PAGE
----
Power walkers

Power walkers

Zero-turn and stand-on mowers get all the attention, but walk-behinds can show your clients you are paying especially close attention to their properties.

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March 23, 2015

While not as flashy as its ride-on counterparts, walk-behind mowers come with many advantages. Depending on the amount of space being mowed and number of hard-to-reach spots, you could benefit from adding a few to your mower fleet.
 

Quality of care.

As Derrick Meek, president of Green Season Group in Suwanee, Ga., says, a reason his company’s fleet is made up primarily of walk-behinds is the quality of the cut.

“With the walk-behinds, the quality of the cut is just as good, if not better than a rider. And when my operators use a walk-behind, they’re also more likely to do the extra things that provide a better service to our customer - things like stopping to pick up trash or dead branches. Sitting on a rider creates complacency, and they might not see that branch or they might forget to stop and pick it up.”

Daniel Quezada, fleet manager at New Way Pro in San Diego, says walk-behinds have a specific role to play.

“While they aren’t practical for big properties with large, flat and open lawns, for smaller or medium-sized lawns, or those with trees, lots of tight spaces, slopes, pools or gates, a walk-behind will do what a zero-turn simply cannot.”

Quezada says the decision to use a walk-behind on a specific property also comes down to customer preference.

“A lot of our hotel clients simply prefer that we use a walk-behind mower because of the tighter cut, the machine itself is less noisy and they like the image of an operator using a walk-behind more than someone sitting on a zero-turn.”

Brian Beniek, owner of Beniek Property Services in Chanhassen, Minn., has also encountered customers who prefer walk-behinds. “For some of our customers it comes down to perception. If you’re using a walk-behind and it takes a little more time, the customer feels like they’re getting a better service and they appreciate that you’re taking time with their lawns,” he says.

Beniek also says because of its smaller size, many property owners prefer walk-behinds over the heavier rider, because they’re afraid a rider may leave ruts or tire marks.

According to Meek, the walk-behind is also easy to learn to operate. “These machines are safe to use and it’s easy to teach an operator how to use them properly, which saves us time and money on training,” he says.

“When my team goes into the field, they have their choice of equipment to use,” Beniek says.

“Often it comes down to how comfortable and easy a machine is to use for my operators. A walk-behind is both. And people don’t like change. If they’re used to using a certain piece of equipment, then they’ll continue to use it because they know it.”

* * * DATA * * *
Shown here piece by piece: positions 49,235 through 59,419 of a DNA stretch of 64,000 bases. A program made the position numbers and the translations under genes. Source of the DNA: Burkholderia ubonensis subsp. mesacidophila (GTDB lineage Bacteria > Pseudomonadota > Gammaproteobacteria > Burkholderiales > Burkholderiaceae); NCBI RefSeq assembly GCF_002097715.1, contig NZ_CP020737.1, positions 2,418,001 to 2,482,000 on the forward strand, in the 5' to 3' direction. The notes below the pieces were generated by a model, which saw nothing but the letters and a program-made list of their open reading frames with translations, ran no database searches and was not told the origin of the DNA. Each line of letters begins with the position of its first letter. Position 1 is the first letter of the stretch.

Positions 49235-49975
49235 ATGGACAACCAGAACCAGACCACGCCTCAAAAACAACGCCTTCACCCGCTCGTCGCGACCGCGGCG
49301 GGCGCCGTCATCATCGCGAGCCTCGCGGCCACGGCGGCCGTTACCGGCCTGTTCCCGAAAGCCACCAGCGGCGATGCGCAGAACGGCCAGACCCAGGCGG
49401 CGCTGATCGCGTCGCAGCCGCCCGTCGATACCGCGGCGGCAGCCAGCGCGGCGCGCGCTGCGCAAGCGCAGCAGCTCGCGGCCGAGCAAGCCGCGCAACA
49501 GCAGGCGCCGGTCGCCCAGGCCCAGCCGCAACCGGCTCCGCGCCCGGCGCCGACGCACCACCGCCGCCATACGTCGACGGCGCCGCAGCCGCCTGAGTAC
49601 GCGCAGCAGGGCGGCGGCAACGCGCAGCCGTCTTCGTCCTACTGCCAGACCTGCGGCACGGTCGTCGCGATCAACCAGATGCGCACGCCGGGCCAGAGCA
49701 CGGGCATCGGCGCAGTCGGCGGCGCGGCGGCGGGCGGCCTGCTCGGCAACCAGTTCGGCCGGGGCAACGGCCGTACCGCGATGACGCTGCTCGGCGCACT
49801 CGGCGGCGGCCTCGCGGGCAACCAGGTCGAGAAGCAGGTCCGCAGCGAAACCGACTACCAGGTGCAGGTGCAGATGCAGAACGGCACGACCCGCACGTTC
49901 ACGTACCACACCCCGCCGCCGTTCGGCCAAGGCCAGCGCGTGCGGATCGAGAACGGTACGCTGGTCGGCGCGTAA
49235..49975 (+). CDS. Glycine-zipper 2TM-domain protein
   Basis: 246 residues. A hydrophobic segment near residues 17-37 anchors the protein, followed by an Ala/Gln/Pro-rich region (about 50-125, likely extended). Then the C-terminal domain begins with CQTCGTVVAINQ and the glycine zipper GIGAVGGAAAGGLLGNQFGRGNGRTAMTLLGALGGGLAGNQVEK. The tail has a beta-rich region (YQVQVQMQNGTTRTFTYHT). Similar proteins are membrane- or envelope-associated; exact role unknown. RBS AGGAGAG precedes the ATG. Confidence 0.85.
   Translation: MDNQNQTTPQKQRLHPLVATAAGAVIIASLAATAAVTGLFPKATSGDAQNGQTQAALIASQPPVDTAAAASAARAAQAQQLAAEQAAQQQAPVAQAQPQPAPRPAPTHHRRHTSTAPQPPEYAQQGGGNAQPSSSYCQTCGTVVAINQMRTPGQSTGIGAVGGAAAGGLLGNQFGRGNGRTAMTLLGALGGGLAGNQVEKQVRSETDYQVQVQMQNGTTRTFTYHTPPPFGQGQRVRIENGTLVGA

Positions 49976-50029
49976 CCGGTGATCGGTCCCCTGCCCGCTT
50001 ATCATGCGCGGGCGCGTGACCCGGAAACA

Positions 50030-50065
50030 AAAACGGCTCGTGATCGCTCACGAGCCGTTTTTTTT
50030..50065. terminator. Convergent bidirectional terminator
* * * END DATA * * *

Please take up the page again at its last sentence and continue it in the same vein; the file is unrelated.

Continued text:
Time saved.

In the landscape business, the difference between success and failure often comes down to efficiency and costs.

“I’m a business owner and the main reason I continue to use walk-behinds is that they’re dependable.

They do exactly what I want them to, and these machines are rarely in my shop,” says Meek, who employs a full-time mechanic. Meek says he usually gets about five years out of his machines because of the focus on maintenance and prevention.

The life expectancy for walk-behinds is similar for Beniek.

Since his company doesn’t use walk-behinds in large open areas, he’s able to get about five to six years out of them.

And in California, Quezada says the life expectancy of his machines comes down to maintenance and operator care.

“At three years, we start to consider replacing parts like pumps, tires or even the engine,” Quezada says.

“Typically, we’ll put in about 25 percent of a unit’s value back into it over its lifetime, sometimes as much as 50 percent, but that number depends on our budget.”

All the contractors agree a walk-behind isn’t suitable for large or wide open spaces, but for smaller properties a walk-behind can save time.

“My business is about 80 percent commercial and 20 percent residential,” Beniek says. “For those residential properties, especially small townhomes, using a walk-behind saves time.”

Meek seconds that assessment. “A zero-turn may be a little faster, but unless you’re dealing with a lot of large, open spaces, you rarely move at top speed.

Yes, a walk-behind is limited to the operator’s pace, but because it’s such a versatile piece of equipment and able to negotiate tight spaces that a rider can’t, I’m actually able to be more competitive,” he says.

If you’re new to the industry or you have a relatively small operation, all the contractors agreed walk-behinds are the perfect piece of equipment to start and build your fleet.

Is the walk-behind the perfect piece of equipment? No, it has its limitations.

But as Beniek says, “You have to have a multitude of equipment in your toolbox if you’re going to be competitive, and that means you still need the traditional walk-behind mower as part of your mix.”


 

The author is a freelancer based in Burlington, Vt.